Listening for Information During a Grid-Down Crisis
This is an excerpt from my book Emergency Preparedness and Off-Grid Communication.
In a crisis, it’s essential to have information. When internet and cell phone services are unavailable, we must find alternate ways of gathering it. We can do that by listening to public broadcasts and emergency responder radio traffic.
AM and FM Radio
Some AM and FM radio stations have emergency backup power. During a crisis where cellular or internet service is not available, these stations should be able to provide information about the severity and duration of a crisis. Metropolitan areas typically have stations that are designated as emergency broadcast stations that provide information during a crisis. It would be wise to find out in advance which stations near you are designated as emergency broadcast stations. Write down their frequencies and keep them with other important information. Most vehicles have AM and FM radios, though some newer models may not have AM radio service. TIP: Many handheld radios designed for use by amateur radio operators, such as the Baofeng UV-5R, can receive FM broadcast stations.
A scanner is type of radio that can be used to listen to law enforcement, fire, and emergency service dispatchers and responders. Scanners do not transmit signals. Whether a scanner will receive radio traffic in your area depends on the type of radios used by public safety agencies. Some public agencies use radios that can be heard with a scanner, but many have switched to encrypted radios. Traffic on these radios cannot be scanned. Radio traffic that is encoded, but not encrypted can be heard with a scanner capable of decoding the signals. Before purchasing a scanner, find out what type of radios are used by the agencies in your area whose traffic you want to listen to. You should also decide whether you want to transmit messages in a crisis. Some handheld radio transmitters also have scanning capabilities. You could scan local emergency traffic and transmit using a single radio. Prices for handheld scanners begin at $25. Models capable of scanning encoded radio traffic can cost as much as $650.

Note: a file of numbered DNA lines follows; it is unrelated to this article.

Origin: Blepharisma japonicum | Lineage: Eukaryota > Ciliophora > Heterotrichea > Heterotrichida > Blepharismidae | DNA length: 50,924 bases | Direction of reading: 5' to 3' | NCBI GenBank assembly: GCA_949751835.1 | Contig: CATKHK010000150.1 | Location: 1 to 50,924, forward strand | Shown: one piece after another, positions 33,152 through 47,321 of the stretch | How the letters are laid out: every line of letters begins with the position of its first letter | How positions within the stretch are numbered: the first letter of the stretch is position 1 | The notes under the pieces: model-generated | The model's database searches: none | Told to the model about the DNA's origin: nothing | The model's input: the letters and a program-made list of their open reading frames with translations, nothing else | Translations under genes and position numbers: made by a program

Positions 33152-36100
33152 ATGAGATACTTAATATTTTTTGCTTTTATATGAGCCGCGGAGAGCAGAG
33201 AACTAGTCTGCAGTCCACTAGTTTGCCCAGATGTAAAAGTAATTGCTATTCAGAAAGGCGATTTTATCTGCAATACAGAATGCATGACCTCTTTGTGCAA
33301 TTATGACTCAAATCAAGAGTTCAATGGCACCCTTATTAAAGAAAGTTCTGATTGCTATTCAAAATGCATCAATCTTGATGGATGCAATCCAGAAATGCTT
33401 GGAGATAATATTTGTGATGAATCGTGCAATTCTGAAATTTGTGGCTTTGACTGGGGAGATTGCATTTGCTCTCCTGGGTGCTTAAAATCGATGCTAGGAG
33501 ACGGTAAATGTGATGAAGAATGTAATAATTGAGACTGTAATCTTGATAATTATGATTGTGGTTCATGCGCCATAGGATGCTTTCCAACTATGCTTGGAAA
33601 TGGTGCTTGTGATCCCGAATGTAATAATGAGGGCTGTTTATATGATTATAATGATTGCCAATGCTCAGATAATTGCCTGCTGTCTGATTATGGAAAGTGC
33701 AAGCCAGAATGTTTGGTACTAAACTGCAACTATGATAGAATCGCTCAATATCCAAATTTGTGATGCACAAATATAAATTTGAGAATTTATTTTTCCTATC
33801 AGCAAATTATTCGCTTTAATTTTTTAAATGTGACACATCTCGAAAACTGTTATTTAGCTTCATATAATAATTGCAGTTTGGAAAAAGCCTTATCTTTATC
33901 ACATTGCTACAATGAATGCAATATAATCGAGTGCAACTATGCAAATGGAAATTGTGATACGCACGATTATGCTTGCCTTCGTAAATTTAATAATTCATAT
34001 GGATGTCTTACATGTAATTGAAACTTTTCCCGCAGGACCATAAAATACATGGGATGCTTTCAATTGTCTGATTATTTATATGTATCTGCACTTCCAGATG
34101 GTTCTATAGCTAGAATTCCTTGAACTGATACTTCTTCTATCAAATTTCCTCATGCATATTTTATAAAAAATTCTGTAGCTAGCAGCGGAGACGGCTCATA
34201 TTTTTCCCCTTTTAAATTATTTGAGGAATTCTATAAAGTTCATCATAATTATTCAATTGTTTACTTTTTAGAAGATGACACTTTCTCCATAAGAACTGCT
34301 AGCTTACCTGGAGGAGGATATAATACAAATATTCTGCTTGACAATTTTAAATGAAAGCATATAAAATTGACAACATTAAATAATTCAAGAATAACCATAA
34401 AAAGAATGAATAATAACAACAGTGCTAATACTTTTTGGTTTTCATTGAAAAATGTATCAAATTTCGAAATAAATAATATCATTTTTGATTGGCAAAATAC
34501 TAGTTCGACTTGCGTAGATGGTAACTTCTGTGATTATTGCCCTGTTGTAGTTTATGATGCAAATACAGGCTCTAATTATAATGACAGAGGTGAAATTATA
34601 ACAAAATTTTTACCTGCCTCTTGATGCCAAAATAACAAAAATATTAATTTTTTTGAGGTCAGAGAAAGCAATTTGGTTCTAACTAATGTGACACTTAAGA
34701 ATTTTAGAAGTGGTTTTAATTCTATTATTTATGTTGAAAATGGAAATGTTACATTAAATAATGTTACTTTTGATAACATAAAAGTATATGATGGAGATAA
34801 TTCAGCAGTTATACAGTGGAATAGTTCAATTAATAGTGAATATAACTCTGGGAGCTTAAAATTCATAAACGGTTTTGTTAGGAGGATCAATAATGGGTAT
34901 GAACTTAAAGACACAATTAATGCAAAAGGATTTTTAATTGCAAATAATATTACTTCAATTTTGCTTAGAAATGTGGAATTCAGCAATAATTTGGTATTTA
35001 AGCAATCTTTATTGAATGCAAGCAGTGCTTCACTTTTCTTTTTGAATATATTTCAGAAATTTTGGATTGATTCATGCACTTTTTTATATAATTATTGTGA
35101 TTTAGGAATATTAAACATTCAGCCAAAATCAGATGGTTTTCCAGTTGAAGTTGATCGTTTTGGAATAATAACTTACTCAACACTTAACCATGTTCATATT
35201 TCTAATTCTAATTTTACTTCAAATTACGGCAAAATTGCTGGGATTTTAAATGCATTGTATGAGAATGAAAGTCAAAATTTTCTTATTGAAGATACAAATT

In the U.S., you can listen to NOAA weather broadcasts with a radio capable of receiving one of seven channels within the frequency range of 162.400 through 162.550 MHz, collectively known as the weather band. The frequencies are 162.400 MHz, 162.425 MHz, 162.450 MHz, 162.475 MHz, 162.500 MHz, 162.525 MHz, and 162.550 MHz.
Hundreds of radio stations across the globe broadcast news, weather, and entertainment by transmitting signals that skip off the atmosphere, which are received by listeners thousands of miles away. (We will discuss this phenomenon in more detail in later chapters.) Many of these stations will be on the air during a grid-down emergency. You can stay abreast of current events if you have a shortwave radio capable of receiving these transmissions. Shortwave radios are not capable of transmitting voice messages, but they can receive them.
An inexpensive multi-band radio can receive transmissions from local AM and FM broadcast stations, weather channels, and shortwave stations. A radio requires a power source, and the usual power supply may not be available in an emergency. Kaito’s Voyager line of radios can be powered by a solar panel, hand crank, a home power outlet, and batteries. Some models come with a USB charger and 12-volt adapter.
C. Crane and Tecsun make more sophisticated shortwave listening radios that offer a broader range of frequencies and modes, such as single sideband, which amateur radio operators commonly use. For optimum listening, a long wire can be attached to the standard antenna of any radio. Some radios have an accessory port where an extension antenna can be connected.
A learning curve must be negotiated if one hopes to become adept at shortwave listening (SWL). It’s not as simple as turning your radio on. You must know what frequencies carry the information you need and when certain stations are on the air. That takes research and practice. Operating a radio is a diminishable skill. Over time, we tend to forget how to operate equipment. Wise preppers exercise survival skills regularly, and radio is no exception. If you want to be proficient in an emergency, practice using your radio at least once a month.
If you’d like to learn more about shortwave listening, check out the website swling.com. It has information about how to use a shortwave radio and program schedules.